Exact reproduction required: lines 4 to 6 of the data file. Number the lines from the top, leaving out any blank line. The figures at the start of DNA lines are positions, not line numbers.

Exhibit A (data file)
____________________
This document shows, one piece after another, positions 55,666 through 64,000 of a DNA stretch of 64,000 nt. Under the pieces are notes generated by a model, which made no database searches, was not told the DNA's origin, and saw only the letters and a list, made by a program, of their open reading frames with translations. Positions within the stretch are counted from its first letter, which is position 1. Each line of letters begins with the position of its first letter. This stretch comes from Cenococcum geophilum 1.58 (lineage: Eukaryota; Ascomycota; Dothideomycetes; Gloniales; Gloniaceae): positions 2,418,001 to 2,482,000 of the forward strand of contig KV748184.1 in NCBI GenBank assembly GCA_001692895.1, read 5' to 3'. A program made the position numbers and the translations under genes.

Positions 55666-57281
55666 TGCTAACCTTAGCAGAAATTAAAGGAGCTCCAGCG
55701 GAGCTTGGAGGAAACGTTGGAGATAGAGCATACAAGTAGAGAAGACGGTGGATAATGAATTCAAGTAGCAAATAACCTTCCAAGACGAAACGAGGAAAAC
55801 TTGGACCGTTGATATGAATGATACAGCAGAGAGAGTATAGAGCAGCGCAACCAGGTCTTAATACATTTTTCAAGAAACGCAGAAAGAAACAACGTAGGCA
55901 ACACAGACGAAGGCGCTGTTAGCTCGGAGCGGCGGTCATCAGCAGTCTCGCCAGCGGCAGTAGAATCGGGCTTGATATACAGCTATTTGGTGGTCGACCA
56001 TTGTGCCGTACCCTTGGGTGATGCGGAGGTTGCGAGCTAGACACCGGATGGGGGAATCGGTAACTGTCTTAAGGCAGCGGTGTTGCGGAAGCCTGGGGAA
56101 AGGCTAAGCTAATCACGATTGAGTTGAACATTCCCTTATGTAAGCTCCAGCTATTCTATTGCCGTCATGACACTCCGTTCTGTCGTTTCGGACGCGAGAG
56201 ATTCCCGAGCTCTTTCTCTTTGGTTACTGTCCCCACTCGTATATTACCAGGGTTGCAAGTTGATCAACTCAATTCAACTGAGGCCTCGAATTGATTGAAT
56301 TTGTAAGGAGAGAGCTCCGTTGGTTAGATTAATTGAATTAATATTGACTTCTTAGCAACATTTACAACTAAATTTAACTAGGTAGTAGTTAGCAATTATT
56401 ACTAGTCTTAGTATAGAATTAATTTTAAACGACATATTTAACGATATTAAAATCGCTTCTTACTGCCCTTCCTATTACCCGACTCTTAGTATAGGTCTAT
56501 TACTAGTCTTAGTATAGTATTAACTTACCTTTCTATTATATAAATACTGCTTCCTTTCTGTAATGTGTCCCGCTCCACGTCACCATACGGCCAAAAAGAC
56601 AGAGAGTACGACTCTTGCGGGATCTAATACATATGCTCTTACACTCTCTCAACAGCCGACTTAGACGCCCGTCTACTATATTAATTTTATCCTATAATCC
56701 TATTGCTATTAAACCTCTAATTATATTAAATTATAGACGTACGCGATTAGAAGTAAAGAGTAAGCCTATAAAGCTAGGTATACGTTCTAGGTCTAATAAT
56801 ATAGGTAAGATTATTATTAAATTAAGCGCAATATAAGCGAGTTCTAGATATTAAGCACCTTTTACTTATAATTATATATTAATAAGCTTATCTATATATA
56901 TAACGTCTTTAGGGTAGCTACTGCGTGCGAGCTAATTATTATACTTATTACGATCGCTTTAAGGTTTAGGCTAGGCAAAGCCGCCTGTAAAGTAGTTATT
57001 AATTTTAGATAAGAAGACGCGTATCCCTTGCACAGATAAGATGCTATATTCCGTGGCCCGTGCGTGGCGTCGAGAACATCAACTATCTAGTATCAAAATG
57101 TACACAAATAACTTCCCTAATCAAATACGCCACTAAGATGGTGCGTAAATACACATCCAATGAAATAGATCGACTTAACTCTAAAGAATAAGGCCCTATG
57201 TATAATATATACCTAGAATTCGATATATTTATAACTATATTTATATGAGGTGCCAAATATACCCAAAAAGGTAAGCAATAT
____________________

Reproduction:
55701 GAGCTTGGAGGAAACGTTGGAGATAGAGCATACAAGTAGAGAAGACGGTGGATAATGAATTCAAGTAGCAAATAACCTTCCAAGACGAAACGAGGAAAAC
55801 TTGGACCGTTGATATGAATGATACAGCAGAGAGAGTATAGAGCAGCGCAACCAGGTCTTAATACATTTTTCAAGAAACGCAGAAAGAAACAACGTAGGCA
55901 ACACAGACGAAGGCGCTGTTAGCTCGGAGCGGCGGTCATCAGCAGTCTCGCCAGCGGCAGTAGAATCGGGCTTGATATACAGCTATTTGGTGGTCGACCA